As you may or may not know I am partners of Twisted by Sotto Zero. I figured now, being the summer, would be a fun time to share some thoughts about the world of gelato.
The difference between gelato and ice cream. Gelato has less fat than ice cream (3% to 9% to ice cream’s 10% to 16%), contains less air (gelato has 35% to 40% air, ice cream as much as 90%) and is served at a higher temperature. As a consequence the intensity of the flavor of gelato hits your palate faster than the flavor intensity of ice cream.
Ice cream is very hard and not too creamy. Gelato is creamy and not hard.
Though most ice creams require hardening after freezing, gelato can be eaten when first squeezed out of the grate of the mantecatore — the freezing machine used for commercial gelato making.
The best gelato is the one that comes directly out of the machine, so gelato is always eaten fresh
The finished product is visibly different from ice cream. Gelato has a matte surface. You don’t want it to be shiny, as this would reflect on an amount of water that still needs to be frozen. Overall it looks dry. … A good structure is one that holds the peak like a meringue. Texture-wise, it has got to look smooth, like a silk fabric.
Gelato is a balance between water and other ingredients like sugars, fats, milk solids and fruit. The aim of Italian gelato is that it is low fat, low sugar and low calorie. It is possible to make strawberry gelato with only strawberries, sugar and water — no more.
In fact, such a gelato was created during the class. Though sherbet and sorbet can have a grainy texture and tart taste, the gelato alla fragola was so creamy you’d swear it contained milk — but it didn’t, just as it didn’t leave a sugary aftertaste on the tongue. Similarly, a milk-based strawberry gelato, or fior di fragola, had the same strawberry burst but an even creamier back flavor.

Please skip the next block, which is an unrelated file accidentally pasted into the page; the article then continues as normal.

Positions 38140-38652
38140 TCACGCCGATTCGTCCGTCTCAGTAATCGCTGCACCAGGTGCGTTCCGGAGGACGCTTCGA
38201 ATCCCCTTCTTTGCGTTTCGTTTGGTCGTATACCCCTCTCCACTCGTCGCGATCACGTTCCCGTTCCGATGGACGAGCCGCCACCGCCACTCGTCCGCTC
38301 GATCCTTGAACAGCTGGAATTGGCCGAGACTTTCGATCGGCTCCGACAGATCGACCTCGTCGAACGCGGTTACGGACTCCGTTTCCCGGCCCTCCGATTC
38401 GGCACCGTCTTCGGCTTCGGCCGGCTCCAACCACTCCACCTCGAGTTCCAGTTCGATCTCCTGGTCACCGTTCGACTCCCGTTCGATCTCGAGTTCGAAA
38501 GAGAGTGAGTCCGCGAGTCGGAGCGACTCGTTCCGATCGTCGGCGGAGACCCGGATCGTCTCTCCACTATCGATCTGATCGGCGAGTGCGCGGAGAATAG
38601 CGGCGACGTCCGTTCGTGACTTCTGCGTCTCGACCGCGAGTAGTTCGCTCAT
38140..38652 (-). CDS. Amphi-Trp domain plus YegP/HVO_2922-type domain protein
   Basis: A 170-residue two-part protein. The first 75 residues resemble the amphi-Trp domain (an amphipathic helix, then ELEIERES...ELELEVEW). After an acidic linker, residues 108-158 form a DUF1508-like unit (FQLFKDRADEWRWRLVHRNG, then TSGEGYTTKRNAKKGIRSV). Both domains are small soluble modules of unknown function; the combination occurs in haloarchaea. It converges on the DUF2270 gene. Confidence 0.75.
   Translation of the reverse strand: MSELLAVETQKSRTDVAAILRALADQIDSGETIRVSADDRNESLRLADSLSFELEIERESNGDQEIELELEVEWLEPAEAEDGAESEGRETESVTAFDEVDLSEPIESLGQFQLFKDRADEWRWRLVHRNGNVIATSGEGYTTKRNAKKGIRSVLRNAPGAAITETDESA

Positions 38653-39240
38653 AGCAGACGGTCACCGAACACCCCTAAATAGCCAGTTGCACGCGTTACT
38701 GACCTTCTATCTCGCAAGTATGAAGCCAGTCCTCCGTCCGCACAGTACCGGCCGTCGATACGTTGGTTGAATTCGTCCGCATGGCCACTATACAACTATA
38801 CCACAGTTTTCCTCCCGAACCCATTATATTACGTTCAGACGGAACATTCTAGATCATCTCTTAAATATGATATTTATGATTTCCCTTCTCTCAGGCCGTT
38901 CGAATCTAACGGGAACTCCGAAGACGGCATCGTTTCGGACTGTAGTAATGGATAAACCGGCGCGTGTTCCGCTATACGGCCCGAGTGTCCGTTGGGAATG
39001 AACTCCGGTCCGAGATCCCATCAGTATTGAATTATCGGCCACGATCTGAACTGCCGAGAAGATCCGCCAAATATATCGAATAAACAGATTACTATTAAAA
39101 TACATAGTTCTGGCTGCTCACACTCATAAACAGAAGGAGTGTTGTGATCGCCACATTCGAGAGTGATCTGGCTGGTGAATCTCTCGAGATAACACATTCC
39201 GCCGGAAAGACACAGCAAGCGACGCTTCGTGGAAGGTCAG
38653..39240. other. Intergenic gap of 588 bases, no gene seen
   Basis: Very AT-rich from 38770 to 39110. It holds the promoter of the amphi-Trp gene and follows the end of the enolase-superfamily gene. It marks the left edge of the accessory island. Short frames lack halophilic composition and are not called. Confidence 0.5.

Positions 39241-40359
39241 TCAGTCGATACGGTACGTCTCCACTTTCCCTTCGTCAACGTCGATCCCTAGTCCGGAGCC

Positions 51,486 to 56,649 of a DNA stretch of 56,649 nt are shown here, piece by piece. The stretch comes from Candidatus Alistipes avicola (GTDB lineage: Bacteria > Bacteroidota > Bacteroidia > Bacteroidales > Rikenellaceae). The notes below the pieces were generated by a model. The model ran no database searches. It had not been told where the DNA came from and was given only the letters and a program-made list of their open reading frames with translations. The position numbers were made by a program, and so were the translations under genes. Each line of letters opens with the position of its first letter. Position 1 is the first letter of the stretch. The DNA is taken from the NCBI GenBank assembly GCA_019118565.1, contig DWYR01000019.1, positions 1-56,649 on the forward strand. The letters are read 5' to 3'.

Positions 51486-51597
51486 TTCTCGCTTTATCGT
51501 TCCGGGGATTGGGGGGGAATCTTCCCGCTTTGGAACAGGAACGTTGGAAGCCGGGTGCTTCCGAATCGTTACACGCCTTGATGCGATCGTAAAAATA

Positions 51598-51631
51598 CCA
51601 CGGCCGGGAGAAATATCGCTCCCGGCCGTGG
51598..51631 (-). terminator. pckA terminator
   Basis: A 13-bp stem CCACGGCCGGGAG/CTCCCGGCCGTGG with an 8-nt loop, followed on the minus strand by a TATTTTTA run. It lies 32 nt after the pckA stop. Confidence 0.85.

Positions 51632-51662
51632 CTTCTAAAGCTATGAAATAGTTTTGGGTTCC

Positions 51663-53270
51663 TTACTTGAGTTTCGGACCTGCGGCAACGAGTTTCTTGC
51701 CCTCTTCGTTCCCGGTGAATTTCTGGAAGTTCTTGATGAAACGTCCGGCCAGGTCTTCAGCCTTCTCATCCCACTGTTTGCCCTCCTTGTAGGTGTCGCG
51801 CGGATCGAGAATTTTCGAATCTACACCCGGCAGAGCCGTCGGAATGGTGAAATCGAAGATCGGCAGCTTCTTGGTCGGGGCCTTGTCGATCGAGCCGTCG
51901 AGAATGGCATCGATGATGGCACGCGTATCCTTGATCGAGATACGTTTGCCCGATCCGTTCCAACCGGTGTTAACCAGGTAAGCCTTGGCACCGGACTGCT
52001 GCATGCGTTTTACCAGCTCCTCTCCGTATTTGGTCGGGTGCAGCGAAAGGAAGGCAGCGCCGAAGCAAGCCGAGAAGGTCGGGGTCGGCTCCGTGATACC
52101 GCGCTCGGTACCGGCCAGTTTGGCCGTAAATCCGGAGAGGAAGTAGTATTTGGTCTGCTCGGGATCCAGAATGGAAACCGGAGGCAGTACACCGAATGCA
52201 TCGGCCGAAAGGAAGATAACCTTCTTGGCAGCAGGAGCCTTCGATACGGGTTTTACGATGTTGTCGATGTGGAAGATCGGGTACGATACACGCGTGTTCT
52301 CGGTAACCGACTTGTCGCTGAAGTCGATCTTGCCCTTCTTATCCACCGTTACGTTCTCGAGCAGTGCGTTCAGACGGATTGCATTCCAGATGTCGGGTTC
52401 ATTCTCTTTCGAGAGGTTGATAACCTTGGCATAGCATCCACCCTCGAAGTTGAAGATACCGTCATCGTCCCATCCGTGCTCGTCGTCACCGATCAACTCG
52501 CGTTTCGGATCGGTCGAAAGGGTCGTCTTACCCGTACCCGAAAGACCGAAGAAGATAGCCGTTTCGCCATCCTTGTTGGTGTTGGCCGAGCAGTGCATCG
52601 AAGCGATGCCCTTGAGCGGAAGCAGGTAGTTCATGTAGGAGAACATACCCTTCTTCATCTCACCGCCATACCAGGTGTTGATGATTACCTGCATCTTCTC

A balanced cream-based gelato begins with a base. The simplest is a white base, which essentially is made of sugar and cream. Cocoa or egg yolks can be added, depending on the recipe. Commercial gelatos usually use a stabilizer such as guar gum, which ensures that fats stick together in sub-zero temperatures. That’s not necessary for homemade gelatos.
Another difference between homemade and commercial gelatos is the type of sugar added. At home, granulated sugar works just fine, but at the gelateria, they’ll use a mixture of granulated sugar, dextrose and sucrose, a combination that gives less sweetness to the gelato and keeps it softer and easier to spread.
Once the base is mixed, it can be heated to 185 degrees,”pasteurization” — for sanitation and to improve the flavor. Then it is chilled in a standard refrigerator for three hours to two days. The time after pasteurization and before freezing as the “aging process,” which serves to enhance flavor.
When enough time has passed, you simply combine the base with the flavor, such as strawberries, mix again with a blender and then freeze. For home preparation, Racca recommends keeping the freezing simple. Hand-whipping the mix in an aluminum bowl set over a mix of salt and ice produces satisfying results. Once the gelato starts to get creamy, you can put it in your freezer to finish it. Ideally, gelato should be kept at 5 degrees.
How do you know if you have a “good” gelato? You don’t “chew” it. It’s softer than ice cream, but not so soft that it melts.
Those who have traveled to Italy are familiar with the numerous gelaterie that tempt passersby with curvaceous mounds of multicolored gelati. Normally, gelato, which is chemical-free, is produced and replenished throughout the day. Since it is made with fresh ingredients, it can’t really sit around in the freezer. To be at its best, gelato should be eaten at least within two days of being made.
Stay tuned for my adventures om making gelato on a daily basis with my new machine that comes in a few days!
Fire it up!